I do have one issue to resolve with my gluten-free diet at the moment and that is to ensure I’m eating enough carbohydrates to fuel my training. During the Gut Gastronomy programme I had a couple of days where I effectively ‘bonked’ (ran out of energy) on a run and had to walk home. Although I’m eating huge plates of food for each meal, sometimes if it’s mainly salad or vegetables, meat or fish I burn through that energy pretty quickly and I’m not left with much to train on. So I’m working on planning better pre-exercise snacks such as oat cakes/apple and nut butter or a homemade oat/date/seed bar. Although some auto-immune diets refrain from even having brown rice, quinoa or buckwheat I currently can’t see how I’m going to survive without these in my diet. Having a plentiful supply of clean pea protein from NuZest has been a saving grace to ensure I’m getting adequate protein around each training session.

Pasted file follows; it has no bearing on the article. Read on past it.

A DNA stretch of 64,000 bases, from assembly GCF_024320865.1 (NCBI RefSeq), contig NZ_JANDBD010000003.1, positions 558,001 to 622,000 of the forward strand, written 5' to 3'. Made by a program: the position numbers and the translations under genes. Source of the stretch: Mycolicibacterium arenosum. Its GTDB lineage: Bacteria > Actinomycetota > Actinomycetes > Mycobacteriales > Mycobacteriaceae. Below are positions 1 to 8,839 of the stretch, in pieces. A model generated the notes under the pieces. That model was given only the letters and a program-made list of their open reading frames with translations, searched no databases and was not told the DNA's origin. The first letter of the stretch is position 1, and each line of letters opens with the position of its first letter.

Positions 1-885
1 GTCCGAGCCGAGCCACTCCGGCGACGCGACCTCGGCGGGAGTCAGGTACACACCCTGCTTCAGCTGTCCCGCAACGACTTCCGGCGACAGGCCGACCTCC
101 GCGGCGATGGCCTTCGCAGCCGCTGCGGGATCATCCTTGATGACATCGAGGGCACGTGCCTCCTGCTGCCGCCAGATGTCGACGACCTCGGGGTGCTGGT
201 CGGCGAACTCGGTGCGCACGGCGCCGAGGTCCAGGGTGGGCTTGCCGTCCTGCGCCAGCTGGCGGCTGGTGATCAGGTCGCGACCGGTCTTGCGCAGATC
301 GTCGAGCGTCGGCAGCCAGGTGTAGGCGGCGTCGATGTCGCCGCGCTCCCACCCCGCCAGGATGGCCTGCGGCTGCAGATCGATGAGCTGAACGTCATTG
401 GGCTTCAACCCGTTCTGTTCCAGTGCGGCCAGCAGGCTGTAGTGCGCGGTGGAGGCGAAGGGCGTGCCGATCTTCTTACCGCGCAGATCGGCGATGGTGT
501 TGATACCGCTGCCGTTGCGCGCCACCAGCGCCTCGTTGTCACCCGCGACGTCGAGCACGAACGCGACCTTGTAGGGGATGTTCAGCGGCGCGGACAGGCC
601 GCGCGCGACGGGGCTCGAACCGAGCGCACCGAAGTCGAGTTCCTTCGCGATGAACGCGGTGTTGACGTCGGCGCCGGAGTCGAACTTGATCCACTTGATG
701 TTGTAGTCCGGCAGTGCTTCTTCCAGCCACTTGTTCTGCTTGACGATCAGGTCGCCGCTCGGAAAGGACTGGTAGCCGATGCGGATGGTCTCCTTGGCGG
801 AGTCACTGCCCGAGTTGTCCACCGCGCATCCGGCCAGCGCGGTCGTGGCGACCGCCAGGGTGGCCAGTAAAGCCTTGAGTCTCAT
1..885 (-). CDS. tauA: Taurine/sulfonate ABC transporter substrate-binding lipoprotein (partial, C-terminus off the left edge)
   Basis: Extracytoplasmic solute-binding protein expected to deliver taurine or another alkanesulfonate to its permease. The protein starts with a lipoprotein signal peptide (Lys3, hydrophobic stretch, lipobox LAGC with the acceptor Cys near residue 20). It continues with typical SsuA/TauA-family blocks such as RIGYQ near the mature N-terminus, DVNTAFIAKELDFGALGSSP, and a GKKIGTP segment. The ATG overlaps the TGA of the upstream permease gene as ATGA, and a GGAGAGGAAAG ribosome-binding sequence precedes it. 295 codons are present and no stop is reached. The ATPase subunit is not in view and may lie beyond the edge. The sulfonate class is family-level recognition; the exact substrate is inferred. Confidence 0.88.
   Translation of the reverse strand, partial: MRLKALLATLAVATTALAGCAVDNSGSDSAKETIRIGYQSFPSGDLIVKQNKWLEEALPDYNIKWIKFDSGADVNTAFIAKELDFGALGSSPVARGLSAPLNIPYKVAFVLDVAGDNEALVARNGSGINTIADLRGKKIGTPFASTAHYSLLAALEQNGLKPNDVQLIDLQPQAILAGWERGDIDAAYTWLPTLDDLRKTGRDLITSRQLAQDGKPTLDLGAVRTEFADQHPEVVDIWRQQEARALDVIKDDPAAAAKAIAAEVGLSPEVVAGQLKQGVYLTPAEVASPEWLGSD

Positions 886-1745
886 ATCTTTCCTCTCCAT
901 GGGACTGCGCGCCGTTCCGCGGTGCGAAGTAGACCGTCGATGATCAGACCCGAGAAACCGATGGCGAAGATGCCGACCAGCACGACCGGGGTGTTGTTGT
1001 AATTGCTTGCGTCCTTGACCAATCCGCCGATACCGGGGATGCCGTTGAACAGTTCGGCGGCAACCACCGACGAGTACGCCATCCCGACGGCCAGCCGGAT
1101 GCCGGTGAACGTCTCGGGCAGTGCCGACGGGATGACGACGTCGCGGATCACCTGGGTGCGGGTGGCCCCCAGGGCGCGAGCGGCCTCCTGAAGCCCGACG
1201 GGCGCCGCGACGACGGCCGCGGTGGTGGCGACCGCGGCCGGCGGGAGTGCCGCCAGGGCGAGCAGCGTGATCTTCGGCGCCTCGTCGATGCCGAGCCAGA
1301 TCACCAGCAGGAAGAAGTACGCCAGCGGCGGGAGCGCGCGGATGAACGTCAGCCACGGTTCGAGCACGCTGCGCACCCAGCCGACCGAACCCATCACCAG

Monday, 31 August 2015

Gut healing diet

I stumbled across a book called Gut Gastronomy in my local library, which offers a two – three week programme of meals to heal the gut. The meals are all gluten, soy and dairy free and have little refined sugar. There’s quite a bit of meat in there, offal and bone broths - a bit daunting for someone who for the last six years has been pretty much vegetarian! And the most worrying was the half-day fasts drinking only bone broth. All I will say is that I tried my best to stick to the programme but fasting is not an option for me at the moment with a slightly haywire blood sugar response and exercise fueling needs.